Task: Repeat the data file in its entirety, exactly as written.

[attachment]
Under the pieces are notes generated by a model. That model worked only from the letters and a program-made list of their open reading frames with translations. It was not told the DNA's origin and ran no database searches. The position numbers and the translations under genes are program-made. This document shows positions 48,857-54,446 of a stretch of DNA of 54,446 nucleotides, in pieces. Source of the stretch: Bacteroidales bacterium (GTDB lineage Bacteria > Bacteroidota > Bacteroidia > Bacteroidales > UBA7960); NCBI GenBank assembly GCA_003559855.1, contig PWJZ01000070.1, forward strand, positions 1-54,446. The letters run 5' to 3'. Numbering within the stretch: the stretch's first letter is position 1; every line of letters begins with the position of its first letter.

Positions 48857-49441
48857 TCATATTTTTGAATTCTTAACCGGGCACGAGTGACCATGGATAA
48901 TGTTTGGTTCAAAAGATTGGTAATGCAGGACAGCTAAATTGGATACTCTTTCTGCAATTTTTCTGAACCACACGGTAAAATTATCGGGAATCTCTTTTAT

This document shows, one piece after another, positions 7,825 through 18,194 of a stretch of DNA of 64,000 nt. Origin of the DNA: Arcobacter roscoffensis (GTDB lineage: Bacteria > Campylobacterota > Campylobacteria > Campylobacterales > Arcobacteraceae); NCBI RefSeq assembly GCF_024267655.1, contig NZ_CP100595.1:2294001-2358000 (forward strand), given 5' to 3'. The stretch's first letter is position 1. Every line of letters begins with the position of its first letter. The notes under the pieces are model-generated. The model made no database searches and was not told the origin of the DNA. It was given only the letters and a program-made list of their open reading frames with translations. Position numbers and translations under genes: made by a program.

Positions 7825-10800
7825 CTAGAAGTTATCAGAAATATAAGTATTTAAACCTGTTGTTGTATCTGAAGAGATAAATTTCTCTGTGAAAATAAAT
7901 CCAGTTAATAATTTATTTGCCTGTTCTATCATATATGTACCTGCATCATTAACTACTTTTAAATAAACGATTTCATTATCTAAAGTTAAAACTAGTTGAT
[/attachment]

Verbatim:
Under the pieces are notes generated by a model. That model worked only from the letters and a program-made list of their open reading frames with translations. It was not told the DNA's origin and ran no database searches. The position numbers and the translations under genes are program-made. This document shows positions 48,857-54,446 of a stretch of DNA of 54,446 nucleotides, in pieces. Source of the stretch: Bacteroidales bacterium (GTDB lineage Bacteria > Bacteroidota > Bacteroidia > Bacteroidales > UBA7960); NCBI GenBank assembly GCA_003559855.1, contig PWJZ01000070.1, forward strand, positions 1-54,446. The letters run 5' to 3'. Numbering within the stretch: the stretch's first letter is position 1; every line of letters begins with the position of its first letter.

Positions 48857-49441
48857 TCATATTTTTGAATTCTTAACCGGGCACGAGTGACCATGGATAA
48901 TGTTTGGTTCAAAAGATTGGTAATGCAGGACAGCTAAATTGGATACTCTTTCTGCAATTTTTCTGAACCACACGGTAAAATTATCGGGAATCTCTTTTAT

This document shows, one piece after another, positions 7,825 through 18,194 of a stretch of DNA of 64,000 nt. Origin of the DNA: Arcobacter roscoffensis (GTDB lineage: Bacteria > Campylobacterota > Campylobacteria > Campylobacterales > Arcobacteraceae); NCBI RefSeq assembly GCF_024267655.1, contig NZ_CP100595.1:2294001-2358000 (forward strand), given 5' to 3'. The stretch's first letter is position 1. Every line of letters begins with the position of its first letter. The notes under the pieces are model-generated. The model made no database searches and was not told the origin of the DNA. It was given only the letters and a program-made list of their open reading frames with translations. Position numbers and translations under genes: made by a program.

Positions 7825-10800
7825 CTAGAAGTTATCAGAAATATAAGTATTTAAACCTGTTGTTGTATCTGAAGAGATAAATTTCTCTGTGAAAATAAAT
7901 CCAGTTAATAATTTATTTGCCTGTTCTATCATATATGTACCTGCATCATTAACTACTTTTAAATAAACGATTTCATTATCTAAAGTTAAAACTAGTTGAT